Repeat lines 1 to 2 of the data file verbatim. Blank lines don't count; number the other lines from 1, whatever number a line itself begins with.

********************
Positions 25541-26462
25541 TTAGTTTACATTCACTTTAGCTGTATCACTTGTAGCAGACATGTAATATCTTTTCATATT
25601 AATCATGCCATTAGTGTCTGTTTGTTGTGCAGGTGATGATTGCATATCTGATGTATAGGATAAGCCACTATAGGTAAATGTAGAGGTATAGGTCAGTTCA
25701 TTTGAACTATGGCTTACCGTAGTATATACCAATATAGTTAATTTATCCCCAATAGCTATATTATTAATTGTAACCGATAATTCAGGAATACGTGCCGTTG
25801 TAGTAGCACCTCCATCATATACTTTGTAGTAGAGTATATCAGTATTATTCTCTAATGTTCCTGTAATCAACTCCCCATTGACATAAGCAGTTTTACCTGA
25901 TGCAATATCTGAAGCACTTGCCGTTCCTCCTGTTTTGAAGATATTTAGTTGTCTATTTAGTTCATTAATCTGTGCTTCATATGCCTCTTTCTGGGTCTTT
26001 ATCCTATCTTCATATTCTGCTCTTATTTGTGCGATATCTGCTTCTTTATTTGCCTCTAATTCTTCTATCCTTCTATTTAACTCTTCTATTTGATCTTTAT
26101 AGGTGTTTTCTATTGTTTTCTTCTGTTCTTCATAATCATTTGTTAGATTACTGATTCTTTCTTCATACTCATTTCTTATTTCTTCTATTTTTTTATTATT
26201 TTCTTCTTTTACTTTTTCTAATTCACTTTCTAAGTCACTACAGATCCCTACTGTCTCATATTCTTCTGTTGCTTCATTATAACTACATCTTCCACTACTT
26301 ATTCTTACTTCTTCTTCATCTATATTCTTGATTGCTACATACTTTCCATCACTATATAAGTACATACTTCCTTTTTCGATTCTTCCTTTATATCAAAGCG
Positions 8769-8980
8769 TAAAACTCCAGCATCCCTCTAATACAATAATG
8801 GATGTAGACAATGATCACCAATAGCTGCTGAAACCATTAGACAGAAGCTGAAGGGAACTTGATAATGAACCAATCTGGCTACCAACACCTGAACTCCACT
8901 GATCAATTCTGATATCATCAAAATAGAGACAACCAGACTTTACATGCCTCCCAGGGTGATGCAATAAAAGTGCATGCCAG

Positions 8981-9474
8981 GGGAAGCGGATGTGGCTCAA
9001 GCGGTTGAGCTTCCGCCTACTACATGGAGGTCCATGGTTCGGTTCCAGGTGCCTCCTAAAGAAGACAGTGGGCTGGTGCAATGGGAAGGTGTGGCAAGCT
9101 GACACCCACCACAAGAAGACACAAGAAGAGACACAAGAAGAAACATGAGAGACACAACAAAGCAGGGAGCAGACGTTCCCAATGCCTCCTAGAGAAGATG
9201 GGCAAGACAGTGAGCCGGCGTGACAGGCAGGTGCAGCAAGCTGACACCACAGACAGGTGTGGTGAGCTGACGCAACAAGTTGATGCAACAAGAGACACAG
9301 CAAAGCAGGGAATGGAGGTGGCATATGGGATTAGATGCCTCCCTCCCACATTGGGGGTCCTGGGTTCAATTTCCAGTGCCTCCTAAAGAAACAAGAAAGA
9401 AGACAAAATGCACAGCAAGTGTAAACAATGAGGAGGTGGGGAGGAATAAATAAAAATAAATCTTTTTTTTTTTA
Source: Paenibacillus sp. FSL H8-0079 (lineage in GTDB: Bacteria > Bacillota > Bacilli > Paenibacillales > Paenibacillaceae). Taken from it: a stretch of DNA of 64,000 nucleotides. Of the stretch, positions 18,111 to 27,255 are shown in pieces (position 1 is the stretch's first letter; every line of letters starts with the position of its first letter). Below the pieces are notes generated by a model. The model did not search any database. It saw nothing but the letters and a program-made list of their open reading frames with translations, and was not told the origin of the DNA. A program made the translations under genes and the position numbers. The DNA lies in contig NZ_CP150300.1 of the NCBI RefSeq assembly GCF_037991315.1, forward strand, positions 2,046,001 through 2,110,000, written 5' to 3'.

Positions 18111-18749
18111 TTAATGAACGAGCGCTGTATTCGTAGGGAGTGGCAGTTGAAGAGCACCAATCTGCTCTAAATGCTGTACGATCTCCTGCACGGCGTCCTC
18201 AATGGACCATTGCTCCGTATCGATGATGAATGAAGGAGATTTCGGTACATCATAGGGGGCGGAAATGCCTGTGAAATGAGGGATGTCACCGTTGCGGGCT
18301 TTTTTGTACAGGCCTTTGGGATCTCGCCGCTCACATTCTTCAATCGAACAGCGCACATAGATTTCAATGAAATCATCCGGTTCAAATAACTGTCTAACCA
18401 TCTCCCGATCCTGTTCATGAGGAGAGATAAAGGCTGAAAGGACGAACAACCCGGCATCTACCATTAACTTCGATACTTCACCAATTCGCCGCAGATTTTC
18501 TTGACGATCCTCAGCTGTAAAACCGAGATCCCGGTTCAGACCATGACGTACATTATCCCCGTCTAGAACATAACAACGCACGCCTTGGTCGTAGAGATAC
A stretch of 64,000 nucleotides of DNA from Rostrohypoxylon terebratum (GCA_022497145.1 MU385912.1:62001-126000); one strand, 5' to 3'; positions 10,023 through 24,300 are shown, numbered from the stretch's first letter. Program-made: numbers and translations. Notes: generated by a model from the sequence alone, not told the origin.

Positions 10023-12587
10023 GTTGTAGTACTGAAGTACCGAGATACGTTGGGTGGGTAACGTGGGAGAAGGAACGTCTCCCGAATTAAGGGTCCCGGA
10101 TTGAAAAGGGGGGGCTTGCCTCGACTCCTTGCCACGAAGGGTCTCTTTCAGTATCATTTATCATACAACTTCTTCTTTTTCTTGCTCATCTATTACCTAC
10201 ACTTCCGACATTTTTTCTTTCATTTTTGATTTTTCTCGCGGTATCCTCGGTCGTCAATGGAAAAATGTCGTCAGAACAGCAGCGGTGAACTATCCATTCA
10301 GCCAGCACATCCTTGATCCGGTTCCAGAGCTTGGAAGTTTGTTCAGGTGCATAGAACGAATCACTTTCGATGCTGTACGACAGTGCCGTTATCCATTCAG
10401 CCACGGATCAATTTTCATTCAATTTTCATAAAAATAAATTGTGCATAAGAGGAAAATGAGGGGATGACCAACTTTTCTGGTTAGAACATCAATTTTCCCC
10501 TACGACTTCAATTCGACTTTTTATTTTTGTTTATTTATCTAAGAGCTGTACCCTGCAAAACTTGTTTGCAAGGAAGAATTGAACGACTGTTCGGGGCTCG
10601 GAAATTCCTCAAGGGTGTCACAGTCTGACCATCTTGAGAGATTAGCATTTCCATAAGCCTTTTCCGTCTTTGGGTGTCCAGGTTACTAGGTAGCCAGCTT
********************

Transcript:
Positions 25541-26462
25541 TTAGTTTACATTCACTTTAGCTGTATCACTTGTAGCAGACATGTAATATCTTTTCATATT